Have you ever written a haiku?
Even if you have, you’d be hard pressed to beat 14-year-old Gracie Starkey from Gloucestershire, who has been chosen from 80,000 entrants as the first non-Japanese winner of a prestigious haiku competition.
Image Courtesy of The Guardian
Starkey was assigned the task of writing a haiku after a poet led a Saturday morning workshop at her school, Wycliffe College in Stonehouse, Gloucestershire, where she had been learning Japanese.
Freshly mown grass
clinging to my shoes
my muddled thoughts
Her poem is non-traditional and does not follow the classic five-seven-five syllable pattern.
Two million people take part in the competition annually and this year 18,248 entries in English were received. The English category was judged by the haiku poet Tsunehiko Hoshino and Adrian Pinnington, an expert in Japanese literature based at Waseda University in Tokyo.
This is a very unique and fresh poem. The author is walking across a freshly cut lawn and some grass gets on to the bottom of their shoes.The subtly differently coloured blades of grass create a random pattern. Thinking about life while walking across the lawn, the author comes to think of it as reflecting their own complicated thinking. The expression ‘muddled thoughts’ is especially skilfully used.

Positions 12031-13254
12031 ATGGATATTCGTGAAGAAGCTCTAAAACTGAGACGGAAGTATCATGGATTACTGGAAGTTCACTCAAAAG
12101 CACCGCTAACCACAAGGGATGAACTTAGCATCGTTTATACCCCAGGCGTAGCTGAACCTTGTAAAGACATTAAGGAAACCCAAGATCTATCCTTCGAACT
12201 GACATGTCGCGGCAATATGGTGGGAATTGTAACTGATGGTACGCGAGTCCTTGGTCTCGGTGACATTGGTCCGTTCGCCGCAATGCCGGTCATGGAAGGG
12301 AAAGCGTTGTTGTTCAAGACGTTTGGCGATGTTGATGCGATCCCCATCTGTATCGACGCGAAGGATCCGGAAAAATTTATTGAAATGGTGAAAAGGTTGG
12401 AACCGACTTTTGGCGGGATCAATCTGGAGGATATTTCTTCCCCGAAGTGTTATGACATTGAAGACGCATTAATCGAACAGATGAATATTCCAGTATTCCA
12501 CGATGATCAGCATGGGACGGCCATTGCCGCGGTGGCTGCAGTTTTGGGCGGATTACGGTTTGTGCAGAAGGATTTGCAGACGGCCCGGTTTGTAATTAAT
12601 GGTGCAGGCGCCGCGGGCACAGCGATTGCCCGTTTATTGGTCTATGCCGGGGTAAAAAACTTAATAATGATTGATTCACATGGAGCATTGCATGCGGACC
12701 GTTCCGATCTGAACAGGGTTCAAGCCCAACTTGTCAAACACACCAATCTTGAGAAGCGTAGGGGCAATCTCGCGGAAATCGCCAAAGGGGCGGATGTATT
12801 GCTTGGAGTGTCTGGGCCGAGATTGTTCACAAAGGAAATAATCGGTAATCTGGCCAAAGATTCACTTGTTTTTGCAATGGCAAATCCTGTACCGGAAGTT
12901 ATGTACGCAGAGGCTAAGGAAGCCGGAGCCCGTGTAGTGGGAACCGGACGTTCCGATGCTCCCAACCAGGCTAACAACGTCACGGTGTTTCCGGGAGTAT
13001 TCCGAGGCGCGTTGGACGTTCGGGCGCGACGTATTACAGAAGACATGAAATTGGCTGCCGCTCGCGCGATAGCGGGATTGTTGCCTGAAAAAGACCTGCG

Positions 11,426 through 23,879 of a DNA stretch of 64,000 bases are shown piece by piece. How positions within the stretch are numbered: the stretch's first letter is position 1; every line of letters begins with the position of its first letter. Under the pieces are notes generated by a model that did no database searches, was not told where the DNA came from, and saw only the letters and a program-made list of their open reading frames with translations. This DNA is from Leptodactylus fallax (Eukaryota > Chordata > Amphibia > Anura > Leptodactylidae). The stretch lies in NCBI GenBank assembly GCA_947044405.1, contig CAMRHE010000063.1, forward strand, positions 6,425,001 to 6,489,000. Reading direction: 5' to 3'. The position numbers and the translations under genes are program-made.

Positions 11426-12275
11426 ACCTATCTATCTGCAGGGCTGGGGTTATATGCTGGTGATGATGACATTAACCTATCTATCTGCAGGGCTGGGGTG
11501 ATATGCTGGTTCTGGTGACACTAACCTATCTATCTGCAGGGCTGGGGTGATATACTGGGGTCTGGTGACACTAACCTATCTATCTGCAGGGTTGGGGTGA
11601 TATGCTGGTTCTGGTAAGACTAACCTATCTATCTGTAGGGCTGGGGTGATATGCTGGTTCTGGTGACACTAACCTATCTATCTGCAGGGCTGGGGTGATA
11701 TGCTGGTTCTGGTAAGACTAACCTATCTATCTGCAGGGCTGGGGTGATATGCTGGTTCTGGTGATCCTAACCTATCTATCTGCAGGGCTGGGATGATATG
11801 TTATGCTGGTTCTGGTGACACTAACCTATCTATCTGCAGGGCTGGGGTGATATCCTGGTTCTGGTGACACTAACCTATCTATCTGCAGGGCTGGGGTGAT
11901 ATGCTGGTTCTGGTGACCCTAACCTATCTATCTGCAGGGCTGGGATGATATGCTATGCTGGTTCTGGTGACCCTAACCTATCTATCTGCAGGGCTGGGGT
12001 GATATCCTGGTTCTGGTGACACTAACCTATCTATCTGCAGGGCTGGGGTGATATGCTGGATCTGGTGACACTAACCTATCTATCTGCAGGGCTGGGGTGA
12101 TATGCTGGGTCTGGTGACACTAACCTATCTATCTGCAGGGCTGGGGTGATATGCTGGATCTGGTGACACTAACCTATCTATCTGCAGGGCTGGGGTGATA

Image Courtesy of The Japan Times
Starkey was invited to Tokyo to accept the award and was mobbed by press when she arrived at the Imperial Palace Hotel for the ceremony, “Everyone was taking pictures and there were at least 20 camera crews and photographers. It was amazing,” she said.
As well as winning the trip, Starkey received a cash prize and her poem is being reproduced on thousands of bottles of green tea.
Starkey addressed the ceremony through both Japanese and English.
Featured Image Courtesy of The Japan Times